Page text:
As with your last project component, please create a tar or zip
file that expands to create a
identified by your Postgres user name followed by "p6". Please
name the tar/zip file in the same way (followed by the appropriate file
extension). For example, if your postgreSQL user-name is "henry",
your tar file should be called "henryp6.tar" and it should expand to
create a new directory called "henryp6". This directory should
contain the relevant files, appropriately named, required for your
For each task, you should have an input script file (.sql extension)
and an output file.
As before, include the table creation and initialization scripts with
Part 6 Deliverables
For each of the relation schemas of your project, indicate
A suitable key for the relation.
Any foreign key (referential integrity) constraints that you
will hold for the relation.
Modify your database schema to include the declaration of keys for
relations and at least one foreign-key constraint for some relation
if you decided that no such constraints should logically hold -- we
almost every project will have some natural foreign-key constraints).
us the resulting database schema and the result of successfully
these relations to the database system.
Add two attribute-based and two tuple-based CHECK
constraints to relations of your database schema. Show the
revised schema, its successful
declaration, and the response of PostgreSQL to inserts that violate the
You may combine this part with the previous part if you like, to avoid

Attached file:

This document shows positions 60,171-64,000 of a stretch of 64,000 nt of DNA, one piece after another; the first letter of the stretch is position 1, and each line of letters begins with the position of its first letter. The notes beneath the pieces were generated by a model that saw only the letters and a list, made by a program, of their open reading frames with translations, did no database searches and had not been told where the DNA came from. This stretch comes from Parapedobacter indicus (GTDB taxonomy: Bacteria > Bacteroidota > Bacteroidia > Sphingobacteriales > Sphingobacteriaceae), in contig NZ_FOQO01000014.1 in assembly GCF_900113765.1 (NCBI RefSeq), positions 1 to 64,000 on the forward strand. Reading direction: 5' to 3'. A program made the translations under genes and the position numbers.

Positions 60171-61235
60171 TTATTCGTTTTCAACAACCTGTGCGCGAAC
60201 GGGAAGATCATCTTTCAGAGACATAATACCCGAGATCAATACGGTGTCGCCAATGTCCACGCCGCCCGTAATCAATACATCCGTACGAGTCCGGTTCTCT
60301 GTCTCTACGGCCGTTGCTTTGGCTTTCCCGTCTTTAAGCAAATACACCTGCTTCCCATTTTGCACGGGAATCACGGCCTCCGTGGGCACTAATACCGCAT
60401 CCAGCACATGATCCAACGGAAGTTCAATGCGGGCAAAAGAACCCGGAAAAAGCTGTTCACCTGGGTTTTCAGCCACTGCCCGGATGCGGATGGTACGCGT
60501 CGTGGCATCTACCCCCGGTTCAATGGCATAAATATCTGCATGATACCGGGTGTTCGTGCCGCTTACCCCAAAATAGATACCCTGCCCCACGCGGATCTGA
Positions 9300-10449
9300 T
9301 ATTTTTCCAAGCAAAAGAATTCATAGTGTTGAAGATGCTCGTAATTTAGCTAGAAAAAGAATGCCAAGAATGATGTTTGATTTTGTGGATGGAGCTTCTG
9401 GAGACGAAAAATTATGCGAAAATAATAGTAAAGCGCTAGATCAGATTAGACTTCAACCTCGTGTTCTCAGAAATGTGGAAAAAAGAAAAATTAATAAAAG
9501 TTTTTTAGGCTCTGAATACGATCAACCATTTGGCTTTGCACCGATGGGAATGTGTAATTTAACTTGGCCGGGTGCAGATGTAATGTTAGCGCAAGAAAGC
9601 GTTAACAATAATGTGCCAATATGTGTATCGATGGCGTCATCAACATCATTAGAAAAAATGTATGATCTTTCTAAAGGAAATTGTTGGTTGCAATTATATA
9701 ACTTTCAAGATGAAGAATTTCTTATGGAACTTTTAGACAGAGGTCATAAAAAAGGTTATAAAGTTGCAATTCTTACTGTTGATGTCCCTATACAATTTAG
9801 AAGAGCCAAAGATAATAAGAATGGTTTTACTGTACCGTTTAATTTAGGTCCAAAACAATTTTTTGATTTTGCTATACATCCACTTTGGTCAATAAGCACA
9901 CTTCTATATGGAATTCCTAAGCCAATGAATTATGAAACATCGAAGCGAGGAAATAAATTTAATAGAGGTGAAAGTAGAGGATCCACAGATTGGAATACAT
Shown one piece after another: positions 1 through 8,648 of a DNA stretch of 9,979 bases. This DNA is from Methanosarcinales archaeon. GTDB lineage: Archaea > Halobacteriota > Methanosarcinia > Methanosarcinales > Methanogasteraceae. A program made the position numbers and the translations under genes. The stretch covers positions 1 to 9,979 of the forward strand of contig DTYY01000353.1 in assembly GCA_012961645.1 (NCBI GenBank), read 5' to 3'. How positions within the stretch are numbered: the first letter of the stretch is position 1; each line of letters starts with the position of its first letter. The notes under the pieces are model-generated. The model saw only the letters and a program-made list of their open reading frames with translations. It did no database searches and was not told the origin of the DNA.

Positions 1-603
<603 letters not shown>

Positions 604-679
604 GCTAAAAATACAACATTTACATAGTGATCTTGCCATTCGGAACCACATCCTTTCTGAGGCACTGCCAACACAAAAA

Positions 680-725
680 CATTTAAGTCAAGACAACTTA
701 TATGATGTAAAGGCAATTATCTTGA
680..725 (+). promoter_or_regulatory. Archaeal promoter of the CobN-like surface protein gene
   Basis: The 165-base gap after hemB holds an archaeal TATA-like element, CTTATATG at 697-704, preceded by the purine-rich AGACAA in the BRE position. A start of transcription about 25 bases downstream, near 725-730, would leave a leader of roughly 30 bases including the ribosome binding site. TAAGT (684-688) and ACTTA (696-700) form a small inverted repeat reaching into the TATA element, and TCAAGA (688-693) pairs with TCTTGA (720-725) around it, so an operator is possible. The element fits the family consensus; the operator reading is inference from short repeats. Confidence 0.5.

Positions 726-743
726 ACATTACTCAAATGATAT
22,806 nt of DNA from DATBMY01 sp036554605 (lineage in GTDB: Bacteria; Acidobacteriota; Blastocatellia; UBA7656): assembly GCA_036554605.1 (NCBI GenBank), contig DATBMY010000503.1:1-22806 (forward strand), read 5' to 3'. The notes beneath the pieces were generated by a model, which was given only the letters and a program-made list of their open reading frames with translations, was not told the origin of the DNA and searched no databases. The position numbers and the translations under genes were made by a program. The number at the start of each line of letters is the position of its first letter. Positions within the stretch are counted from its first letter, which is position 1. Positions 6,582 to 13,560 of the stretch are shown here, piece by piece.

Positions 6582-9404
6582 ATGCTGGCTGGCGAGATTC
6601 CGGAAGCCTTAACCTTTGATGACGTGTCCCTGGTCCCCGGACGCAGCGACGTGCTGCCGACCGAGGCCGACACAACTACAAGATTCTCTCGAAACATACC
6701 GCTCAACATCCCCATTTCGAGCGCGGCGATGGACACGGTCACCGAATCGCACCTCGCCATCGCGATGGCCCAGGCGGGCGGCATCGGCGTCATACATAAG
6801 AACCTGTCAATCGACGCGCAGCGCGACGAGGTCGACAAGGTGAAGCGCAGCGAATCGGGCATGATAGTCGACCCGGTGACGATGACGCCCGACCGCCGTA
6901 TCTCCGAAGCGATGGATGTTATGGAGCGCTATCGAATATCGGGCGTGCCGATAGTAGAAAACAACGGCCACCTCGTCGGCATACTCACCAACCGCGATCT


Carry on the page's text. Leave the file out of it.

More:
repeating the schema.
Write two PL/pgSQL functions (See the PL/pgSQL
to perform operations on your database.
Each should be nontrivial, illustrating a feature or features such as
local variables, multiple SQL statements, loops, and branches.
In addition, at least one should involve a cursor.
We encourage you to be imaginative.
However, here are some sorts of things you might try if you can't think
of something more interesting:
Compute some aggregate value from a relation and use that
value to modify values in that or another relation.
Create a new relation and load it with values computed from
one or more existing relations.
Enforce a constraint by searching your database for
and fixing them in some way.
Submit a listing of your programs and scripts showing them
You should demonstrate that the programs had their intended effect by
querying (before and after)
some relation of your project that was changed by the program.
The queries demonstrating the effects may be included in the file that
holds your PL/pgSQL
programs for convenience, but the results or output should be in an
appropriate output file.
Write two PostgreSQL Triggers.
As always, use the documentation
as necessary for the special idiosyncrasies of triggers in
PostgreSQL. For your two triggers, you will need to write two
PL/pgSQL stored functions. At least one of these functions should
involve more than one SQL statement. Both should use one or more
parameters in a significant way.
Submit your code and a script showing the functions and triggers
Also, the script should show, for each
trigger, the effect of two database modifications.
One modification should trigger the trigger, and the other not.
In your script, include queries that demonstrate the trigger's
effect in the first case and non-effect in the second.
of the material for the project descriptions and assignments has been
taken from Professor Ullman's website.